My focus on local/Australian shopping was sharp. Sometimes it was easy, sometimes it took a bit more searching on the shelves. Sometimes it was downright frustrating; finding Australian garlic was not just something I became obsessed with, but was a source of concern and denial for some of you, too. Sometimes I had to admit that I liked the quality of the imported stuff — I am yet to find an Australian brand that bests Italian tinned tomatoes, so essentially rich for home made pasta sauce. And mum has said it was impossible to find Australian-made glace cherries for her Christmas baking (I think they were Spanish). But at least, I hope, I am a more conscious consumer.
I’ve taken this approach not just in my pantry but in my laundry and bathroom, too; I’ve found Australian made and animal/earth friendly cleaning products that I am pretty happy with and don’t cost a bomb. I’m not 100%, and I have to stop myself from getting so caught up in reading labels and trying to be ethical that I deny myself some of the simple pleasures in life — I can get a bit obsessive and rule-driven — but it’s an excellent lesson in reading the small print and seeing the bigger picture.
So do I want to try resolutions again? I do, just less specifically. Having joked about it earlier, I do want to get better at meal planning — I tend to buy lots of colourful vegies (when I’m not picking my own or getting supplies from dad) without any recipe in mind, and end up not quite knowing what to do besides stir-fries or Ottolenghi-style bowls of warm or roasted things tossed with leaves and greens and puy lentils or chickpeas and some dressing.
A simple dinner featuring my golden beetroot, which were meltingly tender, and busting out with that earthy beetroot taste.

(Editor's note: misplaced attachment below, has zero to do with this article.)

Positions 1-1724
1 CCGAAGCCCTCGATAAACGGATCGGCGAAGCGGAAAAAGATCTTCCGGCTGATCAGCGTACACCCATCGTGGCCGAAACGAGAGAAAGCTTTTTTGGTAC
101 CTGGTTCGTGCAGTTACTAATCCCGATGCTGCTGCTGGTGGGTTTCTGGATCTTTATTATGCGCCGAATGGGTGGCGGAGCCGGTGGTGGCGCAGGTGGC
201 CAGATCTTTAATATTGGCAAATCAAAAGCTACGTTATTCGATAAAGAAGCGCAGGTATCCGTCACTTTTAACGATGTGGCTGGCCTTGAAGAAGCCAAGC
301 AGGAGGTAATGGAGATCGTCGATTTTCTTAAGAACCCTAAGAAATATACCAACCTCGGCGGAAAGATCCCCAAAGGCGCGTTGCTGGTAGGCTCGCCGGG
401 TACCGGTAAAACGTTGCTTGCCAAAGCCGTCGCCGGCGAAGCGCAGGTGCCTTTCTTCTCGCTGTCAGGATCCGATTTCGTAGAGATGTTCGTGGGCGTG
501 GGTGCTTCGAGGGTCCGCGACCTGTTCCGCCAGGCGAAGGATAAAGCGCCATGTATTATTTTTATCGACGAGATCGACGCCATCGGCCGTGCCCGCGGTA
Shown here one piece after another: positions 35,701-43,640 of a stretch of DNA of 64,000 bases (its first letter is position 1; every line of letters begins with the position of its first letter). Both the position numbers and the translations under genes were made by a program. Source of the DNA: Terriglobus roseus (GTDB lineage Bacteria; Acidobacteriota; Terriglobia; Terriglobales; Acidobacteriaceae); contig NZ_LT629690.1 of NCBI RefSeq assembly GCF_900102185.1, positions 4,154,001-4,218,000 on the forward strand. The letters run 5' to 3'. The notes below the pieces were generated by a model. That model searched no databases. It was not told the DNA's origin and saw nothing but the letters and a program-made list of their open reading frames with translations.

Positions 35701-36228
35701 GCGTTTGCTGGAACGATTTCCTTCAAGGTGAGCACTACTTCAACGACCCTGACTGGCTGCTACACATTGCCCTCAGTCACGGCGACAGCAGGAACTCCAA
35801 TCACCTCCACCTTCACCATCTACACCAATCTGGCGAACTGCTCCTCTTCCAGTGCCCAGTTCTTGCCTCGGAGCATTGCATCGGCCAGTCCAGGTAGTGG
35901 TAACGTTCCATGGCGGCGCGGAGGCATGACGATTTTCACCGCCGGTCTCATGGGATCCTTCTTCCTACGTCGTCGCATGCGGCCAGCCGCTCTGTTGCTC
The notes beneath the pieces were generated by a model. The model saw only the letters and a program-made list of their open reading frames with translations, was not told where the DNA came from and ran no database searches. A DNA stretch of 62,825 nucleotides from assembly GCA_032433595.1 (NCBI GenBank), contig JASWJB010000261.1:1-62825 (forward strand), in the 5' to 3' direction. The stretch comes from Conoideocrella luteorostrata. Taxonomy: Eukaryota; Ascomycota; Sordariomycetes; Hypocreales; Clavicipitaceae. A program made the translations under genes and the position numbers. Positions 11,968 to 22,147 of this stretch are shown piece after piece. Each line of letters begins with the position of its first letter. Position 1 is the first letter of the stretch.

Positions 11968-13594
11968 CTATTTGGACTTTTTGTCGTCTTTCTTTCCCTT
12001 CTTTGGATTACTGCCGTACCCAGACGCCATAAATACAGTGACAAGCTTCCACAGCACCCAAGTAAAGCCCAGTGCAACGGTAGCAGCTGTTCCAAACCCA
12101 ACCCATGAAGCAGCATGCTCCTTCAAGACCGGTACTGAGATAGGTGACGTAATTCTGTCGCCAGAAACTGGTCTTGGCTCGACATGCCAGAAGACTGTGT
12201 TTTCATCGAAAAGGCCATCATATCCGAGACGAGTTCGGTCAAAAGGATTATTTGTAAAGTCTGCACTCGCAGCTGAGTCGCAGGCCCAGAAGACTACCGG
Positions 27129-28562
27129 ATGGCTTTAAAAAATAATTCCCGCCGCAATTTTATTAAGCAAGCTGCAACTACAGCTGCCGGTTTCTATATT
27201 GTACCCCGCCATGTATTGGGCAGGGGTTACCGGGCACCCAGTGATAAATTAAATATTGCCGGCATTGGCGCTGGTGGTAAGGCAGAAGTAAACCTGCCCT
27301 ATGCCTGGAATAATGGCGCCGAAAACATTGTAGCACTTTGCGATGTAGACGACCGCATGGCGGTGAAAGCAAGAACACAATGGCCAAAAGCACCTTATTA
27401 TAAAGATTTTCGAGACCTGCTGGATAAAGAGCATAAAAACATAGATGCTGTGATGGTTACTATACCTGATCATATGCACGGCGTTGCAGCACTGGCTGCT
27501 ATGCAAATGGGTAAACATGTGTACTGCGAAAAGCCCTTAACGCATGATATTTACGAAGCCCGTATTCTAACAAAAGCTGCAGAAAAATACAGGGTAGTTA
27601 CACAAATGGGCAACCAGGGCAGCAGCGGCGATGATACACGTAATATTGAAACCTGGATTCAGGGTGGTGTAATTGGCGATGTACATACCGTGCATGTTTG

This is undoubtedly easy and delicious and can be full of variety, but I’d like to work my way thru some of those torn-out recipes for slightly fancier, more considered and “put-together” dinners.
Then again, I like the idea of a table of small bowls and plates with different tastes and colours, a little like a tapas spread. Maybe I’ll explore that, especially in the warmer months of lighter eating.
I’m tempted to say my next resolution should be to “get a life”. And I guess it is. I can get too bogged down in the financial responsibilities that I know we all face — mortgage, winter heating bills, insurance and petrol; all those tedious essentials — that I forget to look up and enjoy life. That’s what happened last year.
So while the European jaunt is still financially out of reach for a couple of years, there are plenty of things I can do and small treats to savour that won’t break the bank. Nothing silly like bungee jumping or taking up a new sport (though I could ride my bike more). Just things to break up the working week, or to get out of the house on the weekend. There’s always a new café to try for the occasional lunch; Hobart has a great roster of festivals and events and markets throughout the year; and day trips to the Huon Valley and New Norfolk and attractions like Mona are too easy. A “staycation”? I can do that, surely. No battling my airport-anxiety this way, either!
My purple podded peas. So beautiful!
My purple podded peas. So beautiful!
So. Not an extensive, prescriptive list of resolutions; more a nudge towards not putting life on hold.
What about you? Did 2014 live up to your expectations? Do you have any resolutions or plans or dreams for 2015?